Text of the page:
Anyway, I hope some of my experiences described above may be of use.  For anymore information, please contact me and I will happily help if I can.  I am still lucky to work with the Outreach nurse who originally set the service up at Southend (Angela).... so if you would like me to ask her any specifics, just let me know and I will ask on your behalf.

Good luck, and look forward to networking with more of you on here soon.

Take Care


Feel free to follow us on Twitter: @Dani_CCOT and @CCOT_Southend



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Hi Dani,

Thanks for the post.  What a fantastic initiative and something that we, as a team , in Brighton are doing too.  

I hear your frustration with the hurdles that you face when carrying out QI.  I wonder if our topic lead @Jono Broad could give you some advice  on over coming these hurdles.

@Emma Richardson I understand you have just launched C4C at Brighton..... do you have any tips for @Danielle Haupt?

keep up the great work!

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Hi Dani,

Yes, you're in the right place. We're at beta (tech speak for starting out and wanting feedback) and great posts like yours will really help kick off conversations and sharing knowledge.


I don't have detailed knowledge of your service and this initiative (I'm not a clinician) but at Patient Safety Learning we are going to be developing with colleagues (from the World Heath Organisation) an implementation guide for safer care - how to implement and spread great ideas like yours - helping with how identify opportunities and provide ideas to overcome barriers. This won't help you in the short term (sorry) but we could build on your insight in shaping our work. We'll be starting this work in the next month or two. Would you be okay if we contacted you directly when we do?

Love to hear any other's contributions and resources.

Thanks again for posting, Helen 

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Hi Helen and Claire

@Helen Hey Helen, thanks for your feedback..... pleased I managed to find the right place to post! And thanks @Claire Cox for uploading the article in the correct spot!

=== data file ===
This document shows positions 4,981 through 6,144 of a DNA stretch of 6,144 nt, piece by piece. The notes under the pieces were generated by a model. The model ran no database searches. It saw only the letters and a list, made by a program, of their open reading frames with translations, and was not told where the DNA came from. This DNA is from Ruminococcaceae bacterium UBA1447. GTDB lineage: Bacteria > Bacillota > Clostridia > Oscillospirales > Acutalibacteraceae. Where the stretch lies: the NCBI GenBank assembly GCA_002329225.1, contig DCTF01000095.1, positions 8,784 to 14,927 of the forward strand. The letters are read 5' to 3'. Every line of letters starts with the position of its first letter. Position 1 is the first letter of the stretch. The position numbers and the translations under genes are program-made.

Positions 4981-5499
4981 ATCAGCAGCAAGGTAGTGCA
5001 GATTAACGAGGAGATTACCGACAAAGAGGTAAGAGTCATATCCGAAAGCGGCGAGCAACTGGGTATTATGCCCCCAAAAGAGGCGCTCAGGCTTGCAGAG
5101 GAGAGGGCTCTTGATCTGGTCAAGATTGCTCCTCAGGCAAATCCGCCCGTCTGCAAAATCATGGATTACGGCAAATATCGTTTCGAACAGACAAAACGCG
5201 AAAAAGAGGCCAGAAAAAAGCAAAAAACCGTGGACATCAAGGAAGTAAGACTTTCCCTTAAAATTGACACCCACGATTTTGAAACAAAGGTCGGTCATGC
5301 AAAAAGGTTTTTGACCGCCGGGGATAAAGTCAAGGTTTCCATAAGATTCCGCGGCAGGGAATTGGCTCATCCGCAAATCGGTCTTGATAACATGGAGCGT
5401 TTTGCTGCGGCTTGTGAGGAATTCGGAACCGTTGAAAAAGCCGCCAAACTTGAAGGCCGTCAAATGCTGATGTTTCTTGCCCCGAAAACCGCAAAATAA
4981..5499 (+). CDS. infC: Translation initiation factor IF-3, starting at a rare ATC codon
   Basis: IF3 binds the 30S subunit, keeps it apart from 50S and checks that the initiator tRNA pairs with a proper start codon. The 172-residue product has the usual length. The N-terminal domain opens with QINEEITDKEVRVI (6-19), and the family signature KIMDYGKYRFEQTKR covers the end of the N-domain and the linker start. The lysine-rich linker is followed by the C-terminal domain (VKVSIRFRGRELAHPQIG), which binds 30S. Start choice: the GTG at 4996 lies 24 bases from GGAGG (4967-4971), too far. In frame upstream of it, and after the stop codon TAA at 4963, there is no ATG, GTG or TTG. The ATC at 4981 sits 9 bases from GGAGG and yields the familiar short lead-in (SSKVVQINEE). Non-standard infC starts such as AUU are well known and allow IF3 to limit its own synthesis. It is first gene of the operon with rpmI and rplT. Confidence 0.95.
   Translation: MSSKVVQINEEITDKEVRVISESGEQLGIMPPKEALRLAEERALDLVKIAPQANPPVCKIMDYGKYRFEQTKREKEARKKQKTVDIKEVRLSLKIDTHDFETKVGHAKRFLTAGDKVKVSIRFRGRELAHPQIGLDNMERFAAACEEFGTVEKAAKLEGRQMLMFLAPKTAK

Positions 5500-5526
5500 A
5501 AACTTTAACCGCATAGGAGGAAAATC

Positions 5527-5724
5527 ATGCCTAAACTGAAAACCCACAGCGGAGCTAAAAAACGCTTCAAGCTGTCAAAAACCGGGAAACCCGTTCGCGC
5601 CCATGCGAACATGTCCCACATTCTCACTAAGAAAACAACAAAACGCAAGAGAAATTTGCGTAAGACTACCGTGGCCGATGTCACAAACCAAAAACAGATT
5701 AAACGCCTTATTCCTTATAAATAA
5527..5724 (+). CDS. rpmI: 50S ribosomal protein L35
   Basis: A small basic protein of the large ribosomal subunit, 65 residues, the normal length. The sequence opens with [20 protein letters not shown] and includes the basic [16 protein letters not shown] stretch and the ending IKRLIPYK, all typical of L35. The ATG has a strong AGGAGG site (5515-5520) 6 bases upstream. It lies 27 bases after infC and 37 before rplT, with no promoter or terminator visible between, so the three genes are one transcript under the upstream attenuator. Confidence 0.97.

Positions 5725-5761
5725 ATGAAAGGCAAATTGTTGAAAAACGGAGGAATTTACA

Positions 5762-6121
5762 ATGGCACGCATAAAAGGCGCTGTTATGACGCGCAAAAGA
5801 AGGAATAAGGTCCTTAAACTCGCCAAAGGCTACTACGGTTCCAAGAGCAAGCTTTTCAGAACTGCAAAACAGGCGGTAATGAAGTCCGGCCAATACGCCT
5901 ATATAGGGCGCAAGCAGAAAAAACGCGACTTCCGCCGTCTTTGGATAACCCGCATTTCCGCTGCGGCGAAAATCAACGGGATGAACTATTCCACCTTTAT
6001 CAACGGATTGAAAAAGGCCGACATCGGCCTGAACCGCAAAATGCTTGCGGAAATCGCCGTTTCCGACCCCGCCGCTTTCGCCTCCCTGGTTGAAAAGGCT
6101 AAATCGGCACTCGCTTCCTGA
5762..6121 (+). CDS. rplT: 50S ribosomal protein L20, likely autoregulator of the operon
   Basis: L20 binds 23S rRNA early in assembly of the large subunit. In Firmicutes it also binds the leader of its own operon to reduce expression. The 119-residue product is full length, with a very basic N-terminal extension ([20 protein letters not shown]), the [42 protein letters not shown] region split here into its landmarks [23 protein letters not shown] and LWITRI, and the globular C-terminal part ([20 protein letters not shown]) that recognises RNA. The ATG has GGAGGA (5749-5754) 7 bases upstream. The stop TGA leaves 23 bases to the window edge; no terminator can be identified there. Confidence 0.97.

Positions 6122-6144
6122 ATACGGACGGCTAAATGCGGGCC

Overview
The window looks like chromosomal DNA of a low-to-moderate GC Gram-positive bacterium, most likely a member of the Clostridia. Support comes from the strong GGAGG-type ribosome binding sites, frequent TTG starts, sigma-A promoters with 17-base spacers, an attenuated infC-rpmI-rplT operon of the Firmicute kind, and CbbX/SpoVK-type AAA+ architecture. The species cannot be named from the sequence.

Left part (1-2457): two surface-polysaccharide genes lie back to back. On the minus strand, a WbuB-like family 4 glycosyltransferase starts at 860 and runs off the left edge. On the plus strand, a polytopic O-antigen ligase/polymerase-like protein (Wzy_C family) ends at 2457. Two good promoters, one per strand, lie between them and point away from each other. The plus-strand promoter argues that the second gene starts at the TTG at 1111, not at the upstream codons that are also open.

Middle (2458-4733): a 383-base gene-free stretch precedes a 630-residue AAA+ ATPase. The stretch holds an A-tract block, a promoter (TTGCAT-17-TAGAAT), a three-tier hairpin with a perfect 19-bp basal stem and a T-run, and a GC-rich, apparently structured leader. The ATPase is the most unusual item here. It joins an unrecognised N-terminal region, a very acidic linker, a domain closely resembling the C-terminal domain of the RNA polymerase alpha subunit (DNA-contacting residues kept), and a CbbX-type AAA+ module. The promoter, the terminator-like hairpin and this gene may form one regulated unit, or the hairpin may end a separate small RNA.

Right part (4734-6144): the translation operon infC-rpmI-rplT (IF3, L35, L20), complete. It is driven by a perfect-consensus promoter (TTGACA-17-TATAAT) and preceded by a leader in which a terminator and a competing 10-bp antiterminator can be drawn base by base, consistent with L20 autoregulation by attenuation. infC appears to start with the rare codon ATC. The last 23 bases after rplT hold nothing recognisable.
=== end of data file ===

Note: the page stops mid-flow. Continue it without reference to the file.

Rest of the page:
Helen, I actually posted the above post on 'Call for Concern' to assist other teams, as I have had multiple teams request assistance with rolling out this service within their own Trust.  As we have been privileged to have had this service in place in our Trust for many years.........I thought it would be helpful to share a different perspective on some of our experiences.

You mentioned it wouldn't necessarily help me in the short-term..... this is no problem..... I think the 'hub' is an amazing idea and feel it has potential to be an invaluable resource for us all in the near future.... so this is good enough for me.

I have already had some really kind, positive feedback from Kettering Outreach Team about my post above.  I hope to see them on here soon, as I believe they will have some really useful feedback to share with us all.  I have encouraged them to discuss their questions/experience etc on this thread. 

I plan to put together a post soon about our recent team Newsletter success which I started in Jan 2019.  We have had some fantastic feedback regarding these from many staff within our Trust.  I am also overwhelmed with the amount of positive feedback I have received from other Trusts about these.  A number of teams have since approached me to assist with their own team Newsletters within their Trusts.  For this reason, I thought it might be a useful thing to post on the 'hub'?